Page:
Pulling your child’s hair back into a tight ponytail, braid, or bun causes trauma to the hair follicles. Hair can also fall out if your child brushes or combs it too hard. Be gentle when combing and styling your child’s hair and keep ponytails and braids loose to prevent hair loss.
Losing hair can be upsetting for anyone, at any age. But it can be especially traumatic for a child.
Explain to your child why the hair loss happened and how you plan to fix the problem. If it’s the result of a treatable disease, explain that their hair will grow back.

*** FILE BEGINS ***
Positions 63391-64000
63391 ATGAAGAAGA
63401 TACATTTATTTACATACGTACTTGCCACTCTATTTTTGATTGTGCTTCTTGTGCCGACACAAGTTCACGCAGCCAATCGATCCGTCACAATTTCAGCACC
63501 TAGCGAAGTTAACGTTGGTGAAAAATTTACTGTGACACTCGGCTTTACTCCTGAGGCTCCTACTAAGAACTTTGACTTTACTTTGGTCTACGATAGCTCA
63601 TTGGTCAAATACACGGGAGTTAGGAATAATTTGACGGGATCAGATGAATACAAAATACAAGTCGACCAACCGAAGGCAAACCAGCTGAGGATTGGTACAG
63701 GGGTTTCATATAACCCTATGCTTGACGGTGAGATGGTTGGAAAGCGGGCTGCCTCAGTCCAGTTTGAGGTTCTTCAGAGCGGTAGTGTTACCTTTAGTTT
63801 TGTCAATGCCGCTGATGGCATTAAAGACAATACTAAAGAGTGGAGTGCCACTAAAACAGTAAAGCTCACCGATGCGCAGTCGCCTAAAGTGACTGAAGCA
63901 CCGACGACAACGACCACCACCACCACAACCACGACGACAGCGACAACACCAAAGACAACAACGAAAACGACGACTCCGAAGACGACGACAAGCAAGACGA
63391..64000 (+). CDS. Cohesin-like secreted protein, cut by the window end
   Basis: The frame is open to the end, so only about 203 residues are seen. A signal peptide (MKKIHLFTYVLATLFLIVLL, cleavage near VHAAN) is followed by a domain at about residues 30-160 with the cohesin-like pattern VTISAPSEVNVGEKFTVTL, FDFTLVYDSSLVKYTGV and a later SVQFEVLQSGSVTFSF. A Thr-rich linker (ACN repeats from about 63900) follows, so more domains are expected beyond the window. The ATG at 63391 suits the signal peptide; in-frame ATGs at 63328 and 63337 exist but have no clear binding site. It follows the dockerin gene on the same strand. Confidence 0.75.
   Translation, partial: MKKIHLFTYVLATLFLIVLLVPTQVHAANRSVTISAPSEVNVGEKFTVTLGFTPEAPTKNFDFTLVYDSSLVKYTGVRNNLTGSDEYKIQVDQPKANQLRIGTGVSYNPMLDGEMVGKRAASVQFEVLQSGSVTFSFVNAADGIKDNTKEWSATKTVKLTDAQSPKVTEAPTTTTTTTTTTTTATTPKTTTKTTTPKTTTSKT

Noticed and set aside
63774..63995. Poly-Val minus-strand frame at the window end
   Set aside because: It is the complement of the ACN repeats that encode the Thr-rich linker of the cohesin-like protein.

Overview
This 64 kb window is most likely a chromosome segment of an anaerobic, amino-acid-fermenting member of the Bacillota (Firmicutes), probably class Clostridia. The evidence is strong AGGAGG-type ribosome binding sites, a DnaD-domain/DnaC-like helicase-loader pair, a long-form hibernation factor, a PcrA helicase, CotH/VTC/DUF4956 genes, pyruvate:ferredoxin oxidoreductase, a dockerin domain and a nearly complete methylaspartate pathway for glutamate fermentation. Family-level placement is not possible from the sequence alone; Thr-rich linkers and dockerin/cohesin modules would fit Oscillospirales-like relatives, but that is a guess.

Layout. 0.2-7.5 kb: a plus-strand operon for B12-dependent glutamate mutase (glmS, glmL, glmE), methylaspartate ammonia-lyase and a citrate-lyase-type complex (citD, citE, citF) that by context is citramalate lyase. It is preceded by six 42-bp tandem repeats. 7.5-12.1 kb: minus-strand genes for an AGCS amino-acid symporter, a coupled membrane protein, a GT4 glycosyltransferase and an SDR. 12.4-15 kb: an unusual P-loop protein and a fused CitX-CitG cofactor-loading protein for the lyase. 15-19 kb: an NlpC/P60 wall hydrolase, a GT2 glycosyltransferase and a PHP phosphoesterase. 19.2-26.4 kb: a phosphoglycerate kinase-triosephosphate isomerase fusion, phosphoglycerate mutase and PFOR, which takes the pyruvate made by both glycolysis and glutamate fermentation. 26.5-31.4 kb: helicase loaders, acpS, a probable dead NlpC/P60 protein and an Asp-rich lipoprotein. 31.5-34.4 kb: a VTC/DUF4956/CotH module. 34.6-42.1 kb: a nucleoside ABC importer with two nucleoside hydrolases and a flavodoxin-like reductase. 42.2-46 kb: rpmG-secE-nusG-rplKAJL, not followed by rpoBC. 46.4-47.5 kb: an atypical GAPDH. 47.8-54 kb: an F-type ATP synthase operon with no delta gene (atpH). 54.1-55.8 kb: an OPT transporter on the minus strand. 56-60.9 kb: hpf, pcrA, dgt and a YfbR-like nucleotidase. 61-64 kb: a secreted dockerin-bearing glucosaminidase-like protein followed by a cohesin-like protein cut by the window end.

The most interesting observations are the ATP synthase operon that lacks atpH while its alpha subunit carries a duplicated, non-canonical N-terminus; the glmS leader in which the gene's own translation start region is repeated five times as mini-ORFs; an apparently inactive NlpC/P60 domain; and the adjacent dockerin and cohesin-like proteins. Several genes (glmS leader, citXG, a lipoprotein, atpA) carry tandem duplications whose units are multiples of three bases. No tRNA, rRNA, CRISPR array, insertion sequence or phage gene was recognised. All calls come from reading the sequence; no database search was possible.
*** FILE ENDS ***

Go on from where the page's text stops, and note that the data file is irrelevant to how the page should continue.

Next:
If it’s not reversible, find ways to conceal the hair loss. You might try a:
- new hairstyle
Get help managing hair loss from your child’s pediatrician, as well from as a hairstylist trained to work with kids who’ve lost their hair. If you need help paying for a wig, contact an organization such as Locks of Love or Wigs for Kids for help.
Counseling can also help kids cope with hair loss. Ask your pediatrician to recommend a counselor or therapist who can help talk your child through the experience.
Often, hair loss isn’t serious or life-threatening. The greatest impact is sometimes on your child’s self-esteem and emotions.
Treatments for hair loss in children are available but it can take some trial and error to find the right one. Work with your child’s medical team to come up with a solution that helps your child look — and feel — better.